Four decades ago, Arthur Frommer's "Europe on $5 a Day" launched a generation of budget-minded Americans across the Atlantic. The book helped turn its peripatetic author into one of the travel industry's biggest brand names--and, more recently, one of its most acerbic critics.
Frommer's latest platform, a Web site dubbed "Arthur Frommer's Outspoken Encyclopedia of Travel" (http://www.frommers.com), includes liberal doses of both commercialism and idealism--with varying degrees of success.
At 6,000-plus pages, the searchable site encompasses everything from thumbnail sketches of 85 cruise ships to an editorial blasting Universal Studios' new Terminator 2 3-D ride as evidence that Orlando theme parks "continue to plumb new depths of mindlessness."
A key element of Frommer's self-described magnum opus is Vacations for Real People, a daily tip sheet of bargains and novel, budget-oriented travel programs. While many of the featured programs aren't new, the magazine has included such newsworthy items as Air Jamaica's recent expansion to other Caribbean islands and the impact of the rising dollar on the price of European travel.
Frommer's emphasis on frugality also is reflected in a well-organized section that lists descriptions and contact information for more than 30 consolidators--companies that sell airplane seats, hotel rooms and cruise cabins at a sharp discount. Like its less comprehensive counterpart on America Online (keyword: Arthur Frommer), the new Web site gleans much of its material from "Arthur Frommer's New World of Travel"--a voluminous tome that focuses on such worthy alternatives to mass tourism as home exchanges, educational tours and volunteer work.
Unfortunately, however, not all those options have been updated. For example, a lengthy article on vacation programs that emphasize alternative technology includes a reference to a Ukiah, Calif.-based outfit called Real Goods--and the notation that 1996 sites for its one-week workshops "had not yet been announced as of the time you read this." The admission would be bad enough in a monthly travel magazine, but it's particularly jarring in a medium that promises (albeit too often doesn't deliver) more immediacy.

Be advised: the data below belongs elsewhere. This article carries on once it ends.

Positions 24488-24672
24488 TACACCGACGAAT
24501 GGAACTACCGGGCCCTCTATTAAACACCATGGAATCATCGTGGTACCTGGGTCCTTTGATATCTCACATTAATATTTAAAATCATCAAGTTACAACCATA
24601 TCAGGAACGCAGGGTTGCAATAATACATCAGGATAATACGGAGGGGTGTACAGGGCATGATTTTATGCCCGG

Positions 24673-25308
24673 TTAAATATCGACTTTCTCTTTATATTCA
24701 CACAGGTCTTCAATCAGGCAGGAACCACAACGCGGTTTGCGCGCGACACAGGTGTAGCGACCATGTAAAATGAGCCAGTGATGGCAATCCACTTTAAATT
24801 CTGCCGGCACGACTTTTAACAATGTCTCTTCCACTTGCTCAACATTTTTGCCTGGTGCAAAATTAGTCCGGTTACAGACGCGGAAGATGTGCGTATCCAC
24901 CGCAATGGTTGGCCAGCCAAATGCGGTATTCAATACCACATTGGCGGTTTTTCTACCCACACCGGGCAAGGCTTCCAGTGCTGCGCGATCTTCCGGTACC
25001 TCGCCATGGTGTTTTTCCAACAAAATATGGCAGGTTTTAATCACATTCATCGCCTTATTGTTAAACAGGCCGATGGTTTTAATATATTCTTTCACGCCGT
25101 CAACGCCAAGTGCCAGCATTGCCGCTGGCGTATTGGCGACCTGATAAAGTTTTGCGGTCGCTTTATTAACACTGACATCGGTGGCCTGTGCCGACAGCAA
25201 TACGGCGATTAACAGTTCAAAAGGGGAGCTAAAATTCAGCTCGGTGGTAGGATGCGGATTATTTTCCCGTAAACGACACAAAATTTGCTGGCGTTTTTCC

Just as annoying is the site's paucity of links to other Web sites. Case in point: In a section devoted to the 10 travel questions he fields most often, Frommer addresses the "is it safe?" issue by advising readers to call a Washington, D.C.-based recording of U.S. State Department travel warnings and advisories. A much cheaper alternative (and one aimed squarely at his Internet readers) would be the agency's own Web site (http://travel.state.gov) and its listing of travel warnings. But those drawbacks--along with the site's confusing design and Frommer's erroneous assertion that competing travel Web sites "simply list standard prices for tickets and tours"--don't negate its significant value as a resource for budget and alternative vacations.
Small bytes: If you're a college student headed for a week of sun, sand and suds this month, Spring Break '97 (http://www.springbreak.com) is a good place to start your journey. Along with travel deals and posts from fellow students in search of rides or roommates, the site features links to Web sites for such popular gathering spots as Panama City and Daytona Beach, Fla.; South Padre Island, Texas.; and Cancun, Mexico. . . .
More straightforward than many of its Web competitors, the new Travel Health Information and Referral Service (http://www.travelhealth.com) includes links to government agencies and a list of travel clinics arranged by state. It also offers what its Denver-based founder, a well-traveled osteopathic family physician and nutritionist, claims is an Internet first: e-mail answers to questions that aren't addressed elsewhere in the site.
Bly welcomes reader comments; her e-mail address is Laura.Bly@latimes.com. Electronic Explorer appears monthly.